GENERAL ARTICLES

Battle of the Spies

CHARLES LANIUS September 1 1944
GENERAL ARTICLES

Battle of the Spies

CHARLES LANIUS September 1 1944

Battle of the Spies

CHARLES LANIUS

Spy against spy, fear against terror...A startling story of the breaking down of German espionage in Turkey

BEYOGLU, TURKEY (By Cable)—The semiOriental background of Istanbul is a battleground today for a secret and vicious war in which words, money and brains are the weapons, but seldom guns. Espionage agents from every country operate in this geographically strategic city, which spraddles from exotic Asia across the prized straits into western Europe. Every night ciphers flash out to all the world’s capitals where sharp-eyed men evaluate, classify and file in steel cabinets what often seems to be irrelevant information. Even while the machines are still ticking out the complicated numerals men and women of all nationalities and types, professional and amateur, watch and scheme for the next day’s grist.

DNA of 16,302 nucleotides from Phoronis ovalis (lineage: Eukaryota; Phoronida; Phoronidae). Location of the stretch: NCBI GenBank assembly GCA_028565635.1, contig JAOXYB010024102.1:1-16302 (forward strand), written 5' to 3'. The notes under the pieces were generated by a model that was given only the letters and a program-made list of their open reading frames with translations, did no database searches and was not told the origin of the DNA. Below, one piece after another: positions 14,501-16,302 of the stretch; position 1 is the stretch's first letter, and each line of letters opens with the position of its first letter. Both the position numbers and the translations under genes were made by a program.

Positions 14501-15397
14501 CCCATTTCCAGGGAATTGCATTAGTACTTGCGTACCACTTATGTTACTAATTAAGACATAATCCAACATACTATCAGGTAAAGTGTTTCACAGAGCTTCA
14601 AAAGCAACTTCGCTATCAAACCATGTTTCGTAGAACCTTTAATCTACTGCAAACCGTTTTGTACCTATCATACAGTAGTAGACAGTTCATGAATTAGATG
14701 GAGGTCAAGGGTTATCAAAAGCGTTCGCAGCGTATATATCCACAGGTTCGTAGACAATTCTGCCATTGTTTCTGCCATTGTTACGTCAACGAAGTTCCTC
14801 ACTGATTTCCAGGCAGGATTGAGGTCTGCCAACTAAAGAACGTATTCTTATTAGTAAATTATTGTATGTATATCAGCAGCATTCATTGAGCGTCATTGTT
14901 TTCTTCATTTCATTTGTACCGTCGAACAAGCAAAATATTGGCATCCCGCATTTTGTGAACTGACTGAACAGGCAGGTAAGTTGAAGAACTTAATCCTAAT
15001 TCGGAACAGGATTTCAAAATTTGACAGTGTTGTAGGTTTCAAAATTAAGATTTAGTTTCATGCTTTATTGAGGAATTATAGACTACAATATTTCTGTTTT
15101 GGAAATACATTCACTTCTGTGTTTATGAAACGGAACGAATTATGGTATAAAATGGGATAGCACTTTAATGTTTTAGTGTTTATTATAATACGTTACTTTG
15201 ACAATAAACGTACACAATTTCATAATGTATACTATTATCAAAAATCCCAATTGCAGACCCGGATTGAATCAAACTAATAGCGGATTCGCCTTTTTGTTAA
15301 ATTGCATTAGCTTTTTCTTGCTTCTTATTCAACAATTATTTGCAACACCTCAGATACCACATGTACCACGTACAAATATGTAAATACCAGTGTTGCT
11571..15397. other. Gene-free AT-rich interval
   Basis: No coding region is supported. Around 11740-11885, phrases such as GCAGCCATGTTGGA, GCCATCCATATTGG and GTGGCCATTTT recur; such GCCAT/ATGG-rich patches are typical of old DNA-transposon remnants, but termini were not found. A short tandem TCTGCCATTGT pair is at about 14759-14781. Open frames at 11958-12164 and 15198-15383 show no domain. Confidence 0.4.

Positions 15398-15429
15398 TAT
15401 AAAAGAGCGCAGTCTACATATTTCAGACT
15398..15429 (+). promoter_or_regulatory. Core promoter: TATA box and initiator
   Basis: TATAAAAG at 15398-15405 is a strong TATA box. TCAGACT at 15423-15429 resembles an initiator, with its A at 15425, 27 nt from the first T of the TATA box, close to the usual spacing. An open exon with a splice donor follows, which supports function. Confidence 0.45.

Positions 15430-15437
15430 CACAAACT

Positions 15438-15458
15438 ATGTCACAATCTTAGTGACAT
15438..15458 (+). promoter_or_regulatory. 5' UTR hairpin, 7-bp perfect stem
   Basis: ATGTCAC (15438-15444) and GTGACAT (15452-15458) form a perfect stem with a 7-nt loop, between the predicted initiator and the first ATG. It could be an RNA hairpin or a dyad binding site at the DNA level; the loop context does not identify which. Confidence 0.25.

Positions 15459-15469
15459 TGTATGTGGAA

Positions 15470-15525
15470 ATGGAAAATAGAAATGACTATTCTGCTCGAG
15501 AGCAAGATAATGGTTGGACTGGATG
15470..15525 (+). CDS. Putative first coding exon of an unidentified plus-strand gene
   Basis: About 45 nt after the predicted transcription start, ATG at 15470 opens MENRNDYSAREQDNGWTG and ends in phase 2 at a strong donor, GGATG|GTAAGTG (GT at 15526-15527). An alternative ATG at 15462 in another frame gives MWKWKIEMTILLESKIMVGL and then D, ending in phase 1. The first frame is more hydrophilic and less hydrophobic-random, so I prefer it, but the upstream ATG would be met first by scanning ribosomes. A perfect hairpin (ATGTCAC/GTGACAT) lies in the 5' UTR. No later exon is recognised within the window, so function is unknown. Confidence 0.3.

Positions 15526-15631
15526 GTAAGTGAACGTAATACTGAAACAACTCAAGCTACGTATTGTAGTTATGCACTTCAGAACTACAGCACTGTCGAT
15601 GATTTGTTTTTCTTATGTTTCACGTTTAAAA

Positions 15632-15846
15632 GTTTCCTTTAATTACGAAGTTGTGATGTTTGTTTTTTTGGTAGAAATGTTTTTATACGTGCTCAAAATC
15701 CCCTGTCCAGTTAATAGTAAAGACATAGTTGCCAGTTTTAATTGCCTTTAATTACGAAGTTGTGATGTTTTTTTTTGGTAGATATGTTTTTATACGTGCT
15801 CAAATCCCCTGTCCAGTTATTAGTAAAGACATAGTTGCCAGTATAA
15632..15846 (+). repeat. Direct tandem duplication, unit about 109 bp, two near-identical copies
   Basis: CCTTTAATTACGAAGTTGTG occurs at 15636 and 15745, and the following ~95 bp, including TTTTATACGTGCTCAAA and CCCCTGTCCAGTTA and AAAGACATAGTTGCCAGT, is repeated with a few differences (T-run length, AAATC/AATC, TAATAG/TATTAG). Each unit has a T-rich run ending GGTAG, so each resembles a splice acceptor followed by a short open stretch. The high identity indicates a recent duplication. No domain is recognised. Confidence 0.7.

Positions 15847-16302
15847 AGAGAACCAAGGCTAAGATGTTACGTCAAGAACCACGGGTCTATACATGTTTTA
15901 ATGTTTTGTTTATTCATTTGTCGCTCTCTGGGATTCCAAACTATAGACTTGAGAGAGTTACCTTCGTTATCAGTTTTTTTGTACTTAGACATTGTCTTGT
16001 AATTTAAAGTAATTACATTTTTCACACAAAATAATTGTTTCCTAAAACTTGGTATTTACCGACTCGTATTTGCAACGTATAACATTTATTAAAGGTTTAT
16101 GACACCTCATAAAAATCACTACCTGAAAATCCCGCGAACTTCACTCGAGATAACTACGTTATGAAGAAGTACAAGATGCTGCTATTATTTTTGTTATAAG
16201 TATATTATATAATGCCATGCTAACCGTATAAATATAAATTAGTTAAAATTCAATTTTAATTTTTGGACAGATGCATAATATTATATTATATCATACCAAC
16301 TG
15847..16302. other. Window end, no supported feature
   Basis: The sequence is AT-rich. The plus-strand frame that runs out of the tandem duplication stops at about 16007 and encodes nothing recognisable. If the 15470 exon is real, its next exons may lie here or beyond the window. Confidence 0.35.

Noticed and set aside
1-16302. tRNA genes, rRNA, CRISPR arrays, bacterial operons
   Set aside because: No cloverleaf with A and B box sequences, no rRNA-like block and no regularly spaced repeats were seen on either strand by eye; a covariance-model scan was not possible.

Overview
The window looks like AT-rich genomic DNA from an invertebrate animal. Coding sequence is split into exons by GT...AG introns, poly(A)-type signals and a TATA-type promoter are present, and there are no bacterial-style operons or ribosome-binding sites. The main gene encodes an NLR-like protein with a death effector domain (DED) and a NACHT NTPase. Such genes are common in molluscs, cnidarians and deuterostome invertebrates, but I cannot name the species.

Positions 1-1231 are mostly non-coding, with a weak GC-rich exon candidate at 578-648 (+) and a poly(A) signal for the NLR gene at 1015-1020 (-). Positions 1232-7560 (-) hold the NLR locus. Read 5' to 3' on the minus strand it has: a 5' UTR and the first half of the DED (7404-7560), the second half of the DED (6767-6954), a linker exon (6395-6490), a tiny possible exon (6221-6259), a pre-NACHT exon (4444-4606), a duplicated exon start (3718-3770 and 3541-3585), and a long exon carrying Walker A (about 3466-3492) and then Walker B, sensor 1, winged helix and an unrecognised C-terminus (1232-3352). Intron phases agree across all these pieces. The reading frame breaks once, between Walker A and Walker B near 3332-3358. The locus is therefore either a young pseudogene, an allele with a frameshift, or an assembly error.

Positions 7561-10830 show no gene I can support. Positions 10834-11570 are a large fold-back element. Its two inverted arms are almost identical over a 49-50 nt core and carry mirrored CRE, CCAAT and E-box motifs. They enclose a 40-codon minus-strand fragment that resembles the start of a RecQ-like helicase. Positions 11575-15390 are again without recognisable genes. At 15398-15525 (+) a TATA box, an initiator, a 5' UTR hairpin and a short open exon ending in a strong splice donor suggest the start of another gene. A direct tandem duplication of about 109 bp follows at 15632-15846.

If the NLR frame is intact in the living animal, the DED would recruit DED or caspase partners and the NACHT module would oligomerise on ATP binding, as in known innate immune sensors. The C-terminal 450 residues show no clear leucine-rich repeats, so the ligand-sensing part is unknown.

The atmosphere of this city of surface neutrality is as unnatural as the weird barbaric chants which float monotonously up from the ancient cobbled streets. The narrow dusty Istiklal Caddesi, Istanbul’s main street, leads up to Taksim Square and merges into the curving Ayas Pasha, which is dominated by the massive German Embassy. Formerly when the German ambassador, Franz von Papen, was in residence the Swastika floated over the imposing building, but since the time when he just managed to cheat death when a bomb was tossed at him, the flag flies only on Sundays.